Data are sparse regarding how physicians use coronary risk information for prescribing decisions.
We presented 5 primary prevention scenarios to primary care physicians affiliated with an academic center and surveyed their responses after they were provided with (1) patient risk factor information, (2) 10-year estimated coronary disease risk information, and (3) 10-year and lifetime risk estimates. We asked about aspirin prescribing, lipid testing, and lipid-lowering drug prescribing.
Of 202 physicians surveyed, 99 (49%) responded. The physicians made guideline-concordant aspirin decisions 51% to 91% of the time using risk factor information alone. Providing 10-year risk estimates increased concordant aspirin prescribing when the 10-year coronary risk was moderately high (15%) and decreased guideline-discordant prescribing when the 10-year risk was low (2 of 4 cases). Providing the lifetime risk information sometimes increased guideline-discordant aspirin prescribing. The physicians selected guideline-concordant thresholds for initiating treatment with lipid-lowering drugs 44% to 75% of the time using risk factor information alone. Selecting too low or too high low-density lipoprotein cholesterol thresholds was common. Ten-year risk information improved concordance when the 10-year risk was moderately high. Providing lifetime risk information increased willingness to initiate pharmacotherapy at low-density lipoprotein cholesterol levels that were lower than those recommended by guidelines when the 10-year risk was low but the lifetime risk was high.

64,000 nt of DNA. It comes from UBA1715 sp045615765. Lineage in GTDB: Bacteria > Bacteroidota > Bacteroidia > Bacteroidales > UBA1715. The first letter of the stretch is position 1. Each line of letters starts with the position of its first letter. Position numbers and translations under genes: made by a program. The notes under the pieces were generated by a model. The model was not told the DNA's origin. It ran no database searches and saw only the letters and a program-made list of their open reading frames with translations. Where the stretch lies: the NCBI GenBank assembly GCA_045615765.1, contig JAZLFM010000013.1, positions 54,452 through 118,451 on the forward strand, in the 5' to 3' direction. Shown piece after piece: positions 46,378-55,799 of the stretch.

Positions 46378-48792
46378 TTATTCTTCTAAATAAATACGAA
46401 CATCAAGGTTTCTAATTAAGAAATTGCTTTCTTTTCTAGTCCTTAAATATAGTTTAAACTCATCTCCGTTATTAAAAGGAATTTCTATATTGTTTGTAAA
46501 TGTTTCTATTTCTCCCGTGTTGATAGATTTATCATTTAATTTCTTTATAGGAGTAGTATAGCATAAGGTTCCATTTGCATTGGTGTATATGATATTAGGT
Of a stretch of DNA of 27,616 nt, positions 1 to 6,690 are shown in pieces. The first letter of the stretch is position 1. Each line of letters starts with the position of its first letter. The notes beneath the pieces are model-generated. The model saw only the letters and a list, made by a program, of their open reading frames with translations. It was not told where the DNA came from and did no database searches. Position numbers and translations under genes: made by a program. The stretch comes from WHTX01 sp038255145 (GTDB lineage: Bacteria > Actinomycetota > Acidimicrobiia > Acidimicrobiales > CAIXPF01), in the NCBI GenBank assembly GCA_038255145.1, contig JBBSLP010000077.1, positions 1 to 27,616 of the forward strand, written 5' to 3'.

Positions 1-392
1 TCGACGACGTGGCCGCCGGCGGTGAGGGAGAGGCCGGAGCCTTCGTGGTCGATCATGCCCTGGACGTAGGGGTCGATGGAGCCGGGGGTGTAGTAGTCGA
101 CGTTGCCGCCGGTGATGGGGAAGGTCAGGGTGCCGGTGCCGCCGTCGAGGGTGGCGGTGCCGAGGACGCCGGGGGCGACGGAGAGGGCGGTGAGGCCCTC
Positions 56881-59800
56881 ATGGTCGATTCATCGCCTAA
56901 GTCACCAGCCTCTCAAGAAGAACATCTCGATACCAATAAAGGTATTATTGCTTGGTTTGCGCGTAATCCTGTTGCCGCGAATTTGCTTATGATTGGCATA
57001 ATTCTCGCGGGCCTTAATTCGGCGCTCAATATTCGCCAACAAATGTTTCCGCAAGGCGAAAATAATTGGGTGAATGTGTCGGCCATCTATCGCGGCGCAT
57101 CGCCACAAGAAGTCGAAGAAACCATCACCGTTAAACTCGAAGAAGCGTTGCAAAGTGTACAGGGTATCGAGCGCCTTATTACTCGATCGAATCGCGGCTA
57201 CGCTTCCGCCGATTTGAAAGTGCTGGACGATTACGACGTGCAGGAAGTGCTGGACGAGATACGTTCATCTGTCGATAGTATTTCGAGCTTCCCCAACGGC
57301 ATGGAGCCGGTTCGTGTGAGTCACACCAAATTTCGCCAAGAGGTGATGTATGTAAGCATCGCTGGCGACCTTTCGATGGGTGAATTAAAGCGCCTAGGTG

Providing 10-year coronary risk information improved some hypothetical aspirin-prescribing decisions and improved lipid management when the short-term risk was moderately high. High lifetime risk sometimes led to more intensive prescription of aspirin or lipid-lowering medication. This outcome suggests that, to maximize the benefits of risk-calculating tools, specific guideline recommendations should be provided along with risk estimates.